Sample answer Stand Point from Passage 2 (counterarguments) Singapore has a more heterogeneous mixing of cultures The United States dominates this global traffic in information and ideas. American music, American movies, American television, and American software are so dominant (paragraph 2) Evaluation and evidence - American influence in Singapore is seen in the use of English as first language, the influx of American media (eg: MTV, reality TV programs, news channels), American food including fast food, our knowledge of American celebrity culture, fashion trends. - BUT it isnt the dominant influence and doesnt diminish the cultural diversity in Singapore - America isnt the only country from which we import products and services like news and TV programs, fashion and food. Singapores major trading partners are mainly Asian countries: Malaysia, China, Indonesia, Japan, Hong Kong. - Singapore government also emphasises not losing touch with ones culture through their policies and actions (eg: Speak Mandarin Campaign to reverse the trend of speaking English in Chinese families, bilingual education policy). They recognise the importance of maintaining cultural roots to build a sense of belonging in a young nation. - Rising influence of China also contribute to government efforts to focus not just on the West but to see China as culturally and economically important. 9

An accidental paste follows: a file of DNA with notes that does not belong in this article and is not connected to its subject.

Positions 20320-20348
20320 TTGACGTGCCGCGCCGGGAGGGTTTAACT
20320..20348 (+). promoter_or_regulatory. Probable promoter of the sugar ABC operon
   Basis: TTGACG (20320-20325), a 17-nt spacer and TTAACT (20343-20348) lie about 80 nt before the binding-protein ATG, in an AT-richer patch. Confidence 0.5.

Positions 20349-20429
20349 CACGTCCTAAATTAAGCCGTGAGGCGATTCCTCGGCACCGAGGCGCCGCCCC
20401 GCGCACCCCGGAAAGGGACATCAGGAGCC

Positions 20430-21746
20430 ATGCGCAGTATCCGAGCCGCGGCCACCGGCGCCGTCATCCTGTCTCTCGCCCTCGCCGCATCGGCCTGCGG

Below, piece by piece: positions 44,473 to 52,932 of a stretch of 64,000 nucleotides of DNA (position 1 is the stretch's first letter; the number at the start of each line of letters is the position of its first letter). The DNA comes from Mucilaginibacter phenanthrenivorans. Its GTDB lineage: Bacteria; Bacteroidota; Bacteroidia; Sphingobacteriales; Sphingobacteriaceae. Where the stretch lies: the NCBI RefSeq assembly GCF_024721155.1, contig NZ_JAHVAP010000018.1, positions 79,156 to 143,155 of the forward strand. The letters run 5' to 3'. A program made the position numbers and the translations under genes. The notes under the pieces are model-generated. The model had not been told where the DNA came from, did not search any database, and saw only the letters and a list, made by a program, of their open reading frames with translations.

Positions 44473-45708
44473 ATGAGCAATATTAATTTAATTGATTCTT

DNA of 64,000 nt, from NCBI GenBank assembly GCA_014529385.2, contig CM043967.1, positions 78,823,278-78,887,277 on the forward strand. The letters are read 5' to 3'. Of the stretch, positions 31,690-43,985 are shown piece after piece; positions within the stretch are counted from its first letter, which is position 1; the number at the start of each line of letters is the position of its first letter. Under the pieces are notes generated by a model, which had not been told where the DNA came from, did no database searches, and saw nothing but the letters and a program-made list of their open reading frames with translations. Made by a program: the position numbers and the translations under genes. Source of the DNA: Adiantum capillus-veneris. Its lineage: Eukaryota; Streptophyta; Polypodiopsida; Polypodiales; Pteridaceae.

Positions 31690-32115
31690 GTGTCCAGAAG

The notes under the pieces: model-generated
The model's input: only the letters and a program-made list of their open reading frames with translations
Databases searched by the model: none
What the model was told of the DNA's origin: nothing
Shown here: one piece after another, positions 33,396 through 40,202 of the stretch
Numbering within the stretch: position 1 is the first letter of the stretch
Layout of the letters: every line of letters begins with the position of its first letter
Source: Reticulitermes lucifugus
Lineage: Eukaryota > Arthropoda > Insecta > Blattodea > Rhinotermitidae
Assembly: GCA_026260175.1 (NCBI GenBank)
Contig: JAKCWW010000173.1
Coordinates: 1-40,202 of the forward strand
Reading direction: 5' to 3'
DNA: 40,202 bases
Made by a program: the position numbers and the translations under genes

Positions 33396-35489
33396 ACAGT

Point from Cultural purity is an oxymoron. The odds are that, culturally speaking, you already live Passage 1 a cosmopolitan life that contains influences from many places (paragraph 6) (arguments) Evaluation and evidence - Culture is dynamic and open to external influences, even those seemingly homogeneous cultures with long traditions (eg: Japanese culture greatly influenced by the Chinese, English language brought to England by the Germans and influenced by the Normans). - Singapore is a city with many different cultural influences due to: immigrant roots, colonial rule, few resources resulting in the attraction of foreign talent, use of foreign labour, allowing immigrants in to maintain current racial mix; use of English for economic progress and high telecommunications connectivity exposing us to Western (and other) influences. - In Singapore, new cultures even develop from amalgamations of other cultures (eg: Peranakan and Eurasian cultures). - Singapores pride in being a multiracial society translates to practices that respect and celebrate differences (eg: celebration of different festivals/new years, appreciation of ethnic foods, development of some ethnic enclaves, 4 official languages, learning of mother tongue languages). Conclusion Even though there are American influences in Singapore, local cultures remain vibrant. American influence is but one of many cultural influences in cosmopolitan Singapore.